Category Archives: Family

You want a safe space? How about Yale College, 1924.

Thomas Chatterton Williams joins a long line of whiners complaining that taking basic steps to make our public and academic life more inclusive is Just. Too. Hard.  In his review, entitled “Does Our Cultural Obsession with Safety Spell the Downfall of Democracy,” he argues that it is “fraught” for marginalized people to object to the appropriation of their language or to the use of their bodies as metaphors.  He describes an allegedly new generation of college students who “are ‘obsessed with safety,’ which they define to include expansive notions of ‘emotional safety.’”  He asserts that this “safetyism culture” started when this generation “began arriving on college campuses in 2013.”  These students apparently have the audacity to want respect, to want a classroom in which their existence, freedom, and standing as citizens is not open for debate.  Oh the drama!

You want safe?  I’ll show you safe.  I’ll show you a truly fucking safe college experience — 89 years before 2013.

When it was time for my white, Christian, Southern,* formerly-wealthy-but-still-pretty-fucking-privileged, two-generations-away-from-enslaving-people grandfather to go to college, he found a very, very safe space.** In 1924 — according to a story my father often told*** — Yale College accepted the entire graduating class from Hotchkiss, my grandfather’s prep school.  Talk about safety schools!

Image: Yearbook photo of a white man with brown hair in a suit and tie. Text reads Arthur Clendenin Robertson. Age 19. Yale College. Home address: 12 Coolidge Hill Rd., Cambridge, Mass. Prepared at: Hotchkiss. Activities: Hawaiian Trio, Freshman Cabinet Dwight Hall.  What Granddaddy found when he got to Yale must have felt very safe, too. His entering class of 823 students had (::checks calculator::) zero women.  It also had:

  • one (1) Black student;
  • by my very unscientific count (*cough* lastnames *cough*) approximately 20 Jewish students;
  • one Armenian-American (again, per my unscientific analysis of the guy’s last name);
  • one Greek-American (same), and
  • one (likely) Syrian-American (same).

The “Yale Freshman Yearbook” for the Class of 1928 claimed that the class included six “foreign” students, which turned out to be six white guys who happened to be living outside the country when they were accepted at Yale, for example, Willard Tisdel Hodgsdon from Guatemala, and George Robert Carter, Jr. from Hawaii (remember the year!).  And of course a token Canadian — so diverse!  There were no students with names that appeared to be even remotely Asian (Chinese, Japanese, Korean, Indonesian, Malaysian, Vietnamese, etc.).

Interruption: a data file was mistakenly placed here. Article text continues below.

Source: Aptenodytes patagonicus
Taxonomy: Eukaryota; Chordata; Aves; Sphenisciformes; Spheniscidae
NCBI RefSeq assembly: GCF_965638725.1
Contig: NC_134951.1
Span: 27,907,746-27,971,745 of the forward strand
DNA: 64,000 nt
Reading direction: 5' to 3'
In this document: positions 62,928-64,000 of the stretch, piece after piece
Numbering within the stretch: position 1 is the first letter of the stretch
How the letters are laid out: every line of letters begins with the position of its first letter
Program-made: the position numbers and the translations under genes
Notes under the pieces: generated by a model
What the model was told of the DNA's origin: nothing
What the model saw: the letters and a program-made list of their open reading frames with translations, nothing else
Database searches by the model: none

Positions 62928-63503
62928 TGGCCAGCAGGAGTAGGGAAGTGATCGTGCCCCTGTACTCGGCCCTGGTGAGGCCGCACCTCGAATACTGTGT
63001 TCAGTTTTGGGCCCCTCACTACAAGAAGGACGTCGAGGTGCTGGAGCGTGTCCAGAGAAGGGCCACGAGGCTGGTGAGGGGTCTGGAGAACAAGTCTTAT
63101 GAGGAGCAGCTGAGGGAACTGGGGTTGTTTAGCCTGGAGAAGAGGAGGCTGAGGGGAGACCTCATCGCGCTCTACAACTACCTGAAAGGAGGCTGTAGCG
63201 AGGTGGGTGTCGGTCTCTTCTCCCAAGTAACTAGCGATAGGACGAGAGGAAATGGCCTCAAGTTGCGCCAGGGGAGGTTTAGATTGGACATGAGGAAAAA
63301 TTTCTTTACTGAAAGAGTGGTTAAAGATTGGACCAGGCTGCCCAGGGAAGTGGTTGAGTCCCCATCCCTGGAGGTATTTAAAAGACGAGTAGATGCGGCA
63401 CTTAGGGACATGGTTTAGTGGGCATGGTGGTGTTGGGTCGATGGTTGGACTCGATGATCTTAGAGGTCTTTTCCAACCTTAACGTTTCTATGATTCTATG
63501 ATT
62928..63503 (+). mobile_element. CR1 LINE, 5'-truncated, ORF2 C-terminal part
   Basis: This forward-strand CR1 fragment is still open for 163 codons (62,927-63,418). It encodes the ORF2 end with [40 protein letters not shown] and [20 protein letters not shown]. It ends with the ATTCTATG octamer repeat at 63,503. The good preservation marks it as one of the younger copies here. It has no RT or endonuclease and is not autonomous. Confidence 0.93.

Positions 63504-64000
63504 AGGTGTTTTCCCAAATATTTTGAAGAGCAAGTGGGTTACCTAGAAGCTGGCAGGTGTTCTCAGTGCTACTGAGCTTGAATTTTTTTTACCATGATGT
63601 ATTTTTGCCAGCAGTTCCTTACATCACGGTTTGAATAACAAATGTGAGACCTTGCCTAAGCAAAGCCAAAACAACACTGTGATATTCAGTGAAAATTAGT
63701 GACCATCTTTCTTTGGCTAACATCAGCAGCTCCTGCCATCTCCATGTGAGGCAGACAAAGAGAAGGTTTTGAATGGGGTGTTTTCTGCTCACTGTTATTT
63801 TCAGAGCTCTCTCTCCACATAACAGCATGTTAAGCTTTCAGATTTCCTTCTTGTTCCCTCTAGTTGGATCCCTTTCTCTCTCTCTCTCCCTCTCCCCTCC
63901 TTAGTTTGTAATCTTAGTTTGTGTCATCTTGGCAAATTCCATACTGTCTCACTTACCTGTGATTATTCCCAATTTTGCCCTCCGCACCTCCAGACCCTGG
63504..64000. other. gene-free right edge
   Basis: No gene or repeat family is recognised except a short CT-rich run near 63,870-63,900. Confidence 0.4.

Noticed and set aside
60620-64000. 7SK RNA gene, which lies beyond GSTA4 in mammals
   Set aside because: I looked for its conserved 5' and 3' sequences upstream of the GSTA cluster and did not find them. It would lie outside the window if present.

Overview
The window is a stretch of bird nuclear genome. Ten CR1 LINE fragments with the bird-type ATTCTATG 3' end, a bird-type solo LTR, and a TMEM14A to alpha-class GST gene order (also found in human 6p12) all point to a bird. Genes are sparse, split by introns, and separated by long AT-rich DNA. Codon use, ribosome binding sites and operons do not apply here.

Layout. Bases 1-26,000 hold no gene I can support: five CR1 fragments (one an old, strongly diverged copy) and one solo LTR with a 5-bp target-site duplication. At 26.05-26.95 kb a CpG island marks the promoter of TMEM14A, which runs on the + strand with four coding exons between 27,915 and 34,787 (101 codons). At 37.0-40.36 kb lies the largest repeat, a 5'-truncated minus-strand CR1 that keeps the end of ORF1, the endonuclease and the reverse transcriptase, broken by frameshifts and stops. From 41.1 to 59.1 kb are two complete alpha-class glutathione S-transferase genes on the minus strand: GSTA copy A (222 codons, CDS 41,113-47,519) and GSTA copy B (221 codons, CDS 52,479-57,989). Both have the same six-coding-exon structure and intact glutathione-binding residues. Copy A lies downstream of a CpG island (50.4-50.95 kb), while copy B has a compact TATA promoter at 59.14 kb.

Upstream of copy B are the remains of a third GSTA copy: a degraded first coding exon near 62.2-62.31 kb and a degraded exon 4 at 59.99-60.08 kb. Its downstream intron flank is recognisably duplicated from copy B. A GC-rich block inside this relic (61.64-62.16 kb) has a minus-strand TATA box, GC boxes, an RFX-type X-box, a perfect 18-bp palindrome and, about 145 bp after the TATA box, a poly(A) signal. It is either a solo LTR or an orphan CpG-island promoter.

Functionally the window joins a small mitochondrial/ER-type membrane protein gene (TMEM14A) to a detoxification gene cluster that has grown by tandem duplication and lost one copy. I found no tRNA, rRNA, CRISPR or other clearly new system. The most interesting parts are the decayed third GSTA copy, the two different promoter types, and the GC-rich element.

If the Yale class of 1928 was not safe enough for Granddaddy, he could always retreat to his fraternity or, if that was still too diverse, to his “secret society,”  Skull and Bones.  There, I said it.  A bunch of white guys with weird rituals whose childish need for safety, sorry secrecy, was so profound that my father warned us NEVER, EVER to so much as say the words “skull and bones” in front of my grandfather.  Guess this made our family an “emotionally safe space” for Granddaddy.

This cocoon of unisex, monoracial safety was the default setting for the American university for most of our history.  These white dudes did not have to encounter classmates with different gender, racial, cultural, or linguistic experiences.  They did not have to worry that speakers invited to campus would call their very existence a “disease” or “a disorder comparable to sociopathy” or explain that they were genetically inferior to individuals of a different race.

Sometime between 1924 and 2013, colleges began to integrate.  My guess is that, for much of that time, female and minority students were (and were expected to be) sufficiently grateful just to attend college in the first place that they did not dare or did not know how to demand a space that respected their existence.  By the time I started college in 1978, we were griping about the white male canon and marching for divestment from apartheid.  Even then, though, I don’t think we gave much thought to how welcoming we were to students of different backgrounds.

But let’s examine the whole “safety” thing from a broader perspective. White people’s need to feel safe has given us lynchings, the modern police state, and BBQ Becky.  A white woman felt emotionally unsafe in the presence of Emmett Till.**** His penalty was not cancellation of his speaking tour or criticism in the college newspaper.  It was violent death at the hands of a white mob.